The reporting obligations, subject to certain exemptions, will apply to the Irish ultimate parent or standalone undertakings (generally “companies” for ease of reference), where the revenue on the undertaking’s balance sheet date, as reflected in its financial statements or consolidated financial statements, as the case may be, exceeds €750,000,000 in each of 2 consecutive financial years. They will also apply to certain Irish subsidiaries and branches of non-EU multinational enterprises, unless the non-EU ultimate parent chooses to take on the reporting responsibility.

These companies must make a public CbC report or a statement publicly available, containing corporate tax, financial and other information on the activities performed in each of the countries in which they operate. The report must be published no later than 12 months after the end of the financial year in question (depending on what countries the MNE currently operates within), either on their own website or that of the Companies Registration Office. It must be publicly available free of charge in English and/or Irish and remain available free of charge for at least 5 years from the date of the publication.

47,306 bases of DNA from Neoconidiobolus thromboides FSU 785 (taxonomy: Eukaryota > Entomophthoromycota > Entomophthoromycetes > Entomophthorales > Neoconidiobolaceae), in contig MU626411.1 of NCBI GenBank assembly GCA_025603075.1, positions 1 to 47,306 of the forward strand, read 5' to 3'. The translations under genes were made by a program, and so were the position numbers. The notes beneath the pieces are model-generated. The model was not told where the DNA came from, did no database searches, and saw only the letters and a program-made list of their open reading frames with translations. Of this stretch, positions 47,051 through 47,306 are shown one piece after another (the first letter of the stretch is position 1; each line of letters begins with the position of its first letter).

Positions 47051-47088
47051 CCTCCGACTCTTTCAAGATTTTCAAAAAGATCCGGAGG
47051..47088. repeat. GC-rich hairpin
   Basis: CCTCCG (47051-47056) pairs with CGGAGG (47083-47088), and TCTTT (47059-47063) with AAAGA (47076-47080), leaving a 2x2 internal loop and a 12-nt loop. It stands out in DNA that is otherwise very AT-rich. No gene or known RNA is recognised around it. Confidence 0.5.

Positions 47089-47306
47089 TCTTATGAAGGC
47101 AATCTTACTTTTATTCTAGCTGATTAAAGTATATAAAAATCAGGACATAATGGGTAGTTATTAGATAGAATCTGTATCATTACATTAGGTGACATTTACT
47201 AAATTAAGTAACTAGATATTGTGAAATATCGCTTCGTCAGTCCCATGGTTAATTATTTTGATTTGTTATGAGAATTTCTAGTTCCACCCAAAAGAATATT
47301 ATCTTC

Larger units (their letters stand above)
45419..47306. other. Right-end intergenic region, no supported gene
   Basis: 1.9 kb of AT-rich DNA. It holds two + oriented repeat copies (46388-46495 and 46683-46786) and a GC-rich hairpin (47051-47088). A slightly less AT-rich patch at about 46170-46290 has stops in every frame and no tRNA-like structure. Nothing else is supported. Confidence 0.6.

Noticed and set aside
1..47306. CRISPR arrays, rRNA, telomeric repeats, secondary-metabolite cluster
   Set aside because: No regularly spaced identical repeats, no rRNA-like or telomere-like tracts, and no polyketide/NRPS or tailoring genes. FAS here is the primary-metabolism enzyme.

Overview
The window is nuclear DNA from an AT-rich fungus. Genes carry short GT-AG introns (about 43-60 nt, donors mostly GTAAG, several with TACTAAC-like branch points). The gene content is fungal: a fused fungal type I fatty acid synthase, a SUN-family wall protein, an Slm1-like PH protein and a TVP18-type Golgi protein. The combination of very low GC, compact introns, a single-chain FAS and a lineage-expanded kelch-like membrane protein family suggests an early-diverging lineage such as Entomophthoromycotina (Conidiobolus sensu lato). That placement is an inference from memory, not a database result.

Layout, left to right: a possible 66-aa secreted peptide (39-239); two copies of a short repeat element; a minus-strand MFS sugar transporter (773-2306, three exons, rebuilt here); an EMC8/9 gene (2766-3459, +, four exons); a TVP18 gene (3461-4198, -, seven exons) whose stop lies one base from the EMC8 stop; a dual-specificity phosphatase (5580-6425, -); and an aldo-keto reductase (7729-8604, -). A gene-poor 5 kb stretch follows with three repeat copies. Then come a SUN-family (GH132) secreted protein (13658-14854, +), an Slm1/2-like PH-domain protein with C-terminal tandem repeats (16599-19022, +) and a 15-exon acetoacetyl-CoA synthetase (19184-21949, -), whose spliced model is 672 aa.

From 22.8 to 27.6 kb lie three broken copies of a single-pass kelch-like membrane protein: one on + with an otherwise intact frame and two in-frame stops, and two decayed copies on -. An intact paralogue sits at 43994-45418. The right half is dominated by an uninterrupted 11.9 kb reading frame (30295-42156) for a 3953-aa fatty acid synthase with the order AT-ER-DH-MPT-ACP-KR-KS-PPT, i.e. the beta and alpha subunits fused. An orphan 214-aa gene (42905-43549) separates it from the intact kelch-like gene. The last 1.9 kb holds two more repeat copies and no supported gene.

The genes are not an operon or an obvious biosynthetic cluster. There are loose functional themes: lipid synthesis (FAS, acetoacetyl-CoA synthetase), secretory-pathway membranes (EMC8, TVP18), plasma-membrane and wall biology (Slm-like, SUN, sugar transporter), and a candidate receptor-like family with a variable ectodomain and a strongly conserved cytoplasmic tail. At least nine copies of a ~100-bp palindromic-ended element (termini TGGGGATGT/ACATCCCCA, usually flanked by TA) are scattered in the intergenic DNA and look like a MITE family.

The public CbC report must include the following information:

  • Total Revenue (related & unrelated party);
  • Profit before tax;
  • Income taxes (paid and current tax accrued) for each jurisdiction;
  • Accumulated Earnings;
  • Number of employees (on an FTE basis);
  • Name of ultimate parent/standalone undertaking;
  • List of all affiliated undertakings of the MNE group and activities;
  • Year for which financial information is being presented; and
  • Currency of financial information presented.

This information must be disclosed separately by tax jurisdiction for each country in the EU, and each country on the EU list of non-cooperative jurisdictions. For all other countries, the information above can be presented in aggregate.

Ireland, has also chosen to allow companies the option to defer the disclosure of certain commercially sensitive information for up to five years where in the opinion of the company, the inclusion of specific items of information would “seriously prejudice the undertaking’s competitive position.” However, similar information for non-cooperative tax jurisdictions can never be omitted.